Student Research Presentations

Determining the Abundance and Diversity of Bacteria on Marine Particles of Different Size Classes




Dougherty, E.*, and J.A. Cram


Ocean Sciences Meeting, San Diego, CA


Microorganisms live in and on marine particles, where they metabolize those particles thereby regulating the biological pump and other elemental cycling processes. Particles in turn create micro-habitats that select for microbial communities that differ from those found in the surrounding water and that vary between particle types. This study examined the relationship between the size of particles and the abundance and diversity of microbes living on them. We combined particle size fractionation with quantitative PCR and amplicon sequencing approaches to quantify total bacterial abundance, and species-specific bacterial abundance per particle and per particle mass.


Particles were obtained from water samples from the Choptank River in Dorchester County, Maryland. We size fractionated particles using filters of decreasing size (500µm, 180µm, 53µm, 20µm, 5µm, and 1.2µm, and 0.2µm) and collected free-living microorganisms. Each size of filter was back rinsed to remove particles. Back-rinse from the filters was split, with a portion collected onto glass fiber filters for measurement of particle mass. A second portion was collected onto supore filters for DNA extraction. Quantitative PCR was used to determine the number of microbial cells per milligram of particulate organic matter. The 1.2µm size class had the highest concentration, of about 1010 cells per mg POM, while the 180µm class had the lowest concentration, of 10cells per mg POM. The number of cells per particle was also determined, which ranged between 3 cells per particle in the 1.2µm class and 270 cells per particle in the 53µm class. While it was hypothesized that cell number would increase linearly with particle size, it was instead observed that the abundance of cells per particle was variable between size classes. The DNA samples were also sequenced to identify specific abundances of genus-level taxa. Most of the bacterial taxa associated with small particles of <5µm or were predominantly free-living. However, several key taxa associated primarily with larger particles.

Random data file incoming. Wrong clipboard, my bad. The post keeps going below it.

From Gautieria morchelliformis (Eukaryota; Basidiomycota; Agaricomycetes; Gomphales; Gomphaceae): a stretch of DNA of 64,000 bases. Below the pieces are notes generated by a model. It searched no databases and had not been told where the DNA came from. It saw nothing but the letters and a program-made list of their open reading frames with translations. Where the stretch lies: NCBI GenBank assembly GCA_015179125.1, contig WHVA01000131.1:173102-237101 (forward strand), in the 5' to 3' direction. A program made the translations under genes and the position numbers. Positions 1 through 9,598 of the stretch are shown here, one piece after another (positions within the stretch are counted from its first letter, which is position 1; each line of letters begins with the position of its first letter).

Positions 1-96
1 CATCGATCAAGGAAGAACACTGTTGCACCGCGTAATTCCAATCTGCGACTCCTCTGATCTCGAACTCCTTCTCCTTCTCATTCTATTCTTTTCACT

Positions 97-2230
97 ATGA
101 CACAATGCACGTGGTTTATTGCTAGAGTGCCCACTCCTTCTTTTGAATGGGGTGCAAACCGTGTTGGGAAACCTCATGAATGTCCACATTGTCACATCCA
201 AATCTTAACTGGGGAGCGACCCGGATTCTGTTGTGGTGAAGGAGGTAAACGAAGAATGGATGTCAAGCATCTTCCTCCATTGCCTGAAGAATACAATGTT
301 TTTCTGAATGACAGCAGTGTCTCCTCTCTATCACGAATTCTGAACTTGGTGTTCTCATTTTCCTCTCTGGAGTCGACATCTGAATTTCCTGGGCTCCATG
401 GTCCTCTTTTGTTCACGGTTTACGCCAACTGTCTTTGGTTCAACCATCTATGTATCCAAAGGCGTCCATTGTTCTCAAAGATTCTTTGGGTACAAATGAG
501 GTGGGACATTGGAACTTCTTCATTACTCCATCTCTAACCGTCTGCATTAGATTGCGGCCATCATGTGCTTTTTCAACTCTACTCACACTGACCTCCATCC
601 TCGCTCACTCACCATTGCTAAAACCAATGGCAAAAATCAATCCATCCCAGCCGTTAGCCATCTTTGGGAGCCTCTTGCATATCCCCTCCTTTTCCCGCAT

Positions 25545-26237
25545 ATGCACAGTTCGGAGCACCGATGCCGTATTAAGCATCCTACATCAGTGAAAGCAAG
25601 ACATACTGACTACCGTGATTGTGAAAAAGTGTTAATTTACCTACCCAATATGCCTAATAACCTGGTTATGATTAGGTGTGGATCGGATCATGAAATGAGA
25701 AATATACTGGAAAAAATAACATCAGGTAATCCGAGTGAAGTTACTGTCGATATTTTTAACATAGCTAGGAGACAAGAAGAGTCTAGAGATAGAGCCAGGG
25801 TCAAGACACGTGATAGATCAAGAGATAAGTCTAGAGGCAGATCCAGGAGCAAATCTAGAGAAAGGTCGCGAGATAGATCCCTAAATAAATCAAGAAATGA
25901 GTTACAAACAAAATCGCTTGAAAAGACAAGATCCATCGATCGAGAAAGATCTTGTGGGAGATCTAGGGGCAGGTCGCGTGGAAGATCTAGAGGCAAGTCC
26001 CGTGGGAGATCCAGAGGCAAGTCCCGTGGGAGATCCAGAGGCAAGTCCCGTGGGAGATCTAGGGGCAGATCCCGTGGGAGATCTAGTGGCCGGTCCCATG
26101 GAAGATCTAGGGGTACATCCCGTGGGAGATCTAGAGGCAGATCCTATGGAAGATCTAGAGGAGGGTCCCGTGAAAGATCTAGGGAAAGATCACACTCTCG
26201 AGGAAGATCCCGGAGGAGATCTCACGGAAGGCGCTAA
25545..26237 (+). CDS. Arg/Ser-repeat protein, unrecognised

Jacob Cram Ph.D.


Emily Dougherty, Gwynedd Mercy University
The REU students are indicated with an asterisk (*).

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